A group set up to represent the voice of young people in Barnet has called for better library services following a spate of cutbacks.

Barnet’s youth assembly backed the provision of more study spaces and communal areas in libraries and called for restrictions on the times during which youngsters can use them to be scrapped.

The assembly, which currently has 39 members, was set up three years ago to promote change on issues that affect young people.

Its motion to improve libraries was passed with eight votes in favour, none against and one abstention.

The youth assembly’s requests were discussed at a meeting of the children, education and safeguarding committee on Wednesday (June 6).

Cllr Nagus Narenthira, Labour member for Colindale, said the borough’s youngsters were “asking for more library services”.

She said: “They have got to find an adult available to take them to the library.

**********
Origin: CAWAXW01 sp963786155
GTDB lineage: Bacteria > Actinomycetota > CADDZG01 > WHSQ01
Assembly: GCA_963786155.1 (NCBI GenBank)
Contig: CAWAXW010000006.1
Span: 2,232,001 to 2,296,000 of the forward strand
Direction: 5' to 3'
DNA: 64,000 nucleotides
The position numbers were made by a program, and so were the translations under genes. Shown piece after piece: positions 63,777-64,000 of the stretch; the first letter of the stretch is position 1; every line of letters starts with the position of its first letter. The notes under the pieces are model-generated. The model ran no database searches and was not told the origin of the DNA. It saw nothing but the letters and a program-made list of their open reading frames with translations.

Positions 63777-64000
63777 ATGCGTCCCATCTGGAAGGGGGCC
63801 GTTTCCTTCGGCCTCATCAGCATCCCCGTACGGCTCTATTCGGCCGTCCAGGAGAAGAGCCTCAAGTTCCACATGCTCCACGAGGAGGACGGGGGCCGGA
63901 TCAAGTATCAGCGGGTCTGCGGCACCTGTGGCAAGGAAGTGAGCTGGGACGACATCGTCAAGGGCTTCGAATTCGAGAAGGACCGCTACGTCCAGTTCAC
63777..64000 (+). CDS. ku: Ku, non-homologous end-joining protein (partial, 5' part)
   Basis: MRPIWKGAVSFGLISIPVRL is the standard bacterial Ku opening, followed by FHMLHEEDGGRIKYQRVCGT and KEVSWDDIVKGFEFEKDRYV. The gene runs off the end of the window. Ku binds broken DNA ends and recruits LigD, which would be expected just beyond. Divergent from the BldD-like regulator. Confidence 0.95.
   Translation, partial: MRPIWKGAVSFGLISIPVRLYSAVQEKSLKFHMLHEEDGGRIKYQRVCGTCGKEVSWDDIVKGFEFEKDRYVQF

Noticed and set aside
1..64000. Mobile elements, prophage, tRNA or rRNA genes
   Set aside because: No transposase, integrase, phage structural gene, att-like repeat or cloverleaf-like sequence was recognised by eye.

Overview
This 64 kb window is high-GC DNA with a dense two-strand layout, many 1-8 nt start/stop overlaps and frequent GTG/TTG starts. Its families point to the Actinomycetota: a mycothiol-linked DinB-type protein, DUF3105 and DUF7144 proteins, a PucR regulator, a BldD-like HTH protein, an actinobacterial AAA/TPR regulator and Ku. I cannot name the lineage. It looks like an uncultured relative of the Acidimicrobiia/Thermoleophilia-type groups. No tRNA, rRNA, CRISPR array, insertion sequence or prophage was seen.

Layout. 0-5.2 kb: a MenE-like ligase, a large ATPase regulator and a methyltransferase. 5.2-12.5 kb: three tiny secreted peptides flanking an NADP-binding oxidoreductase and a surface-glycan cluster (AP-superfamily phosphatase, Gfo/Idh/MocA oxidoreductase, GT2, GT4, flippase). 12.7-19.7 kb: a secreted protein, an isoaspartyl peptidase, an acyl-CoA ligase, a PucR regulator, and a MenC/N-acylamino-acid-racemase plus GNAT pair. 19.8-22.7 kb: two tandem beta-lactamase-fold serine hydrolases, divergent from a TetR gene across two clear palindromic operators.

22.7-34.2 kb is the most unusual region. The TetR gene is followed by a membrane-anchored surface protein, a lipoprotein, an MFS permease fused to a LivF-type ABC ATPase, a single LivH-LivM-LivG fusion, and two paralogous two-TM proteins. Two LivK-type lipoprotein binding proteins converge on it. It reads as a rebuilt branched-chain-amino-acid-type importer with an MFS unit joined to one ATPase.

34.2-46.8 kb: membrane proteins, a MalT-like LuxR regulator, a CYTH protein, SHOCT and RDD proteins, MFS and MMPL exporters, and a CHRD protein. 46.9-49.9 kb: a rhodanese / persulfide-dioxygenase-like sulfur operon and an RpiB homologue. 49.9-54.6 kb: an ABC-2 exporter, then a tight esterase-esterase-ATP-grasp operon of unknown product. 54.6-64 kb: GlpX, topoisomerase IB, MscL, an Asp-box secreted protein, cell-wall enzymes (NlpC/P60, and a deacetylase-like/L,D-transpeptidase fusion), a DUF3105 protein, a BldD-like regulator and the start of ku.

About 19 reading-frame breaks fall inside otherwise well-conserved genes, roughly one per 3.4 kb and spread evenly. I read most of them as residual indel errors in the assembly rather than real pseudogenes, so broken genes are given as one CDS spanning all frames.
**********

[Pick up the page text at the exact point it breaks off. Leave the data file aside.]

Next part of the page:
“We need to do more to let students use libraries. That is a key resource for them. They are asking for them, so something needs to be done.”

Austerity measures have led to cutbacks at the borough’s libraries meaning youngsters under 15 can only attend in staffed hours unless accompanied by an adult.

A campaign group, Save Barnet Libraries, has been protesting against this and a range of other reforms, including the council’s bid to find commercial partners to use empty library spaces.

But Chris Munday, the council’s strategic director of children and young people, called for some “myth-busting” on the topic of libraries.

He said: “It is difficult if we keep saying ‘this is not here’, because it suggests things are not here when they are.

“Libraries are there, young people are using them, there is an increase in satisfaction.

“I will make sure when we do the review we will be looking at how to continue to promote libraries in Barnet, because I am concerned that young people feel they can’t go to a library when they can.”

Officers also pointed out that a survey of the borough’s young people showed 76 per cent were satisfied with Barnet’s libraries in 2017 – up from 72 per cent in 2016.

The council officer’s response to the motion stated: “The council has transformed the library service. Young people can enter libraries with an adult at all times through the use of technology as can year 11 students.”